After uncovering a landmine of accounting errors in the town’s capital fund earlier this year, Southampton Town Supervisor Linda Kabot announced at a work session on Tuesday that the capital fund owes $3 million for spending from 2003 through 2008.
Over the course of this year, the town board estimated the capital fund deficit was between $6 and $10 million. Kabot has subsequently lowered the estimated deficit following the release of a forensic audit of the capital fund, which was conducted by FTI consulting and presented at the work session. These debts, noted Kabot, mainly stem from money that was earmarked for capital projects but the funds were never moved into the capital fund’s coffers.
According to Brian Ong with FTI consulting, around $20.9 million was slated to be transferred into the capital fund from 2003 to 2008 through direct appropriations, or the movement of cash from one town fund to another. Kabot pointed out that of these $20.9 million in failed direct appropriations, around $7.75 million was designated for a road reconstruction project. The money for the project was expected to be moved from the highway operating fund to the capital fund, but was financed through the highway fund. Based on this finding, the actual amount of failed direct appropriations due to the capital fund is closer to $13 million, stated Ong. In addition to the money never moving into the appropriate fund, Ong added there was rarely a recording of the town board’s intended purpose for these monies. In other words, the town’s financial records failed to show that certain monies were already spoken for and due to the capital fund. Ong’s team also discovered that close to $153,000 was transferred into the capital fund without the approval of the town board.
Kabot added that of the $13 million almost $6 million is actual liabilities, or actual money spent. Several capital projects are showing a positive fund balance. Kabot hopes the accounts for these projects can be closed and the left over monies will bring the overall capital fund deficit down to $3 million. This debt, intimated Kabot , will be manageable for the town to correct. To address this shortfall, the town could use deficit financing, bring in new revenue or surplus — meaning sell — town owned properties, a suggestion which Kabot has strongly supported.
Rectifying the town’s financial records was a particularly arduous process for town comptroller Tamara Wright, her staff and the FTI consultants. The team poured over every resolution authorizing or amending spending for capital projects dating back to as early as 2002. Because the statements for 2008 were based on inaccuracies in the financial documentation from 2008, Wright said the group had to expand the scope of their work to include 2008 and 2009; And they had to effectively “reconstruct the financial records of the town.” She added that there are close to 300 projects with open accounts. In order to effectuate this task, Wright and the FTI consultants created a financial database system for the town to show the spending, funding and activity for each capital project.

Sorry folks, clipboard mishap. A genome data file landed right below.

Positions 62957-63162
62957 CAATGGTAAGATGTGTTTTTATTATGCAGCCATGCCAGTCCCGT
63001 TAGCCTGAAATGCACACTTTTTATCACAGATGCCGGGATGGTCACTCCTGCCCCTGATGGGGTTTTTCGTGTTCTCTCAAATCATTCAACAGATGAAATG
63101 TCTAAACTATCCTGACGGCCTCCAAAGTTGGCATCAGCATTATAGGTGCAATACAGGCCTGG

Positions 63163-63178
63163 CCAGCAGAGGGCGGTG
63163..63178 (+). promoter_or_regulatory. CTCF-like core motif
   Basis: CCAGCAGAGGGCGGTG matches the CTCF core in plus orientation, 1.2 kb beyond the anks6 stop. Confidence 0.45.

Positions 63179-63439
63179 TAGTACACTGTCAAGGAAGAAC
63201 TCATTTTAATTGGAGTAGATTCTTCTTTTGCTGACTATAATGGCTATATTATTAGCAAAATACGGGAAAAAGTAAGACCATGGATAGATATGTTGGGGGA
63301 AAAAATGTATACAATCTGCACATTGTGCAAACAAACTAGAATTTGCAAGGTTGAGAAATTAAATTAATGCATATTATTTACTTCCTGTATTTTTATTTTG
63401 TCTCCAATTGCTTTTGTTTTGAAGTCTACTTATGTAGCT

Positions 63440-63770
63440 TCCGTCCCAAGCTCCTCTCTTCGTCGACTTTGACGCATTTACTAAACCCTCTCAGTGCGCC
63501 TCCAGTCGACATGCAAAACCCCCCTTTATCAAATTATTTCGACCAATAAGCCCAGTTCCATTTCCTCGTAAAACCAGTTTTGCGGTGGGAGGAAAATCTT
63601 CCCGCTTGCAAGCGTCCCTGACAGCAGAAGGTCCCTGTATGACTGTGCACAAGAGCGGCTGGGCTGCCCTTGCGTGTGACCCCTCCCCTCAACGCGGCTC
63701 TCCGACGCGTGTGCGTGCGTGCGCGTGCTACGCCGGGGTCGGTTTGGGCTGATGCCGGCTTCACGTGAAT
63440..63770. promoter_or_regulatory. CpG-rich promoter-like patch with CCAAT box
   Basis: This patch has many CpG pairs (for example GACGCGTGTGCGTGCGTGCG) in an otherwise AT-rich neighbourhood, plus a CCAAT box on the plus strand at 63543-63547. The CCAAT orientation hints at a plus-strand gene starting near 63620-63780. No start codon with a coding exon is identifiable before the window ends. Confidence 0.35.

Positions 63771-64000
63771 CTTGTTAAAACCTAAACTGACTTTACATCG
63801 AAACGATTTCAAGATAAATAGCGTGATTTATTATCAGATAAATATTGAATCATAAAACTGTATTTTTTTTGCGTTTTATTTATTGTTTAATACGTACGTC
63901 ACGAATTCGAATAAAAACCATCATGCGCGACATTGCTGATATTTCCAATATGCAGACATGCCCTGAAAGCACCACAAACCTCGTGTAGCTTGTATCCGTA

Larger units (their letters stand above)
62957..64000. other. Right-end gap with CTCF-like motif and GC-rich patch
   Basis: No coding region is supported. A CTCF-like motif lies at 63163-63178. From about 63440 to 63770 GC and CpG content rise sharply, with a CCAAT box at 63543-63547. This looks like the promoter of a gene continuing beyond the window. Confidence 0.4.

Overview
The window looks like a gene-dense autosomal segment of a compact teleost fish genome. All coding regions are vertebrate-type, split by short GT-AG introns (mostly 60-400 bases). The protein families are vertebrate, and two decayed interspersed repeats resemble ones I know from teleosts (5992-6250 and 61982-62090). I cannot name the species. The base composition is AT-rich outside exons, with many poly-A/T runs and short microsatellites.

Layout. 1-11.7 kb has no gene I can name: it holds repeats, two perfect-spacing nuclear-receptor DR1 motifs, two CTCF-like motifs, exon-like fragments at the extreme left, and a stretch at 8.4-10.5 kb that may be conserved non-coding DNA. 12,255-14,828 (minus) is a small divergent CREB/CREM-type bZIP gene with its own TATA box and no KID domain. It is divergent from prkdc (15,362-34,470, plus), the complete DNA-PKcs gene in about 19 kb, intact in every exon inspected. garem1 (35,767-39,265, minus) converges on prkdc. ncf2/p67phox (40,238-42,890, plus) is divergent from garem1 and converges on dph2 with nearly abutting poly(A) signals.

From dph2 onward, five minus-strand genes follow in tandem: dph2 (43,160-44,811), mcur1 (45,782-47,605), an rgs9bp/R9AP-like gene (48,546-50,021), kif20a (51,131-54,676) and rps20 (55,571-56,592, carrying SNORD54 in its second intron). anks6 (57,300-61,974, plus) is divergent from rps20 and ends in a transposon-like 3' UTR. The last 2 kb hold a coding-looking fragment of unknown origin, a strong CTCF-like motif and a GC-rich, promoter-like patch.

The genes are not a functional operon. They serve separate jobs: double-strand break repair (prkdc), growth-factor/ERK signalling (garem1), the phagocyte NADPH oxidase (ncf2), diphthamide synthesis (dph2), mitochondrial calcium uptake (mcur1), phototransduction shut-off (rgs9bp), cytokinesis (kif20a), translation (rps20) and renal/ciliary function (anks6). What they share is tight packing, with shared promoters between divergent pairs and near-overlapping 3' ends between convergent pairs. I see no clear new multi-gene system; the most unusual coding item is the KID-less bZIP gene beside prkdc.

“[The database] is a repository for all financial information related to these capital projects,” explained Ong.
“The database was set-up for the past but it will help us keep track of projects in the future,” added Kabot.
Regarding the future of the town’s capital projects, Kabot stated “We still need road work and drainage, but we are putting a hold on parks and aesthetic projects and so forth. I believe going into the future there should be concerted controls over the capital fund.”
Although Kabot’s supervisor term ends this month and she will not have a say in future accounting controls at the town, employees with the state comptroller were in the audience on Tuesday to sit in on FTI’s presentation. The town is currently being audited by the state comptroller specifically on policies and procedures related to internal controls, wrote principal examiner D’jyna Labossiere in a letter to the town dated July 2, 2009.
Kabot added that the board will review several resolution next Tuesday, December 22, to correct the capital fund deficit.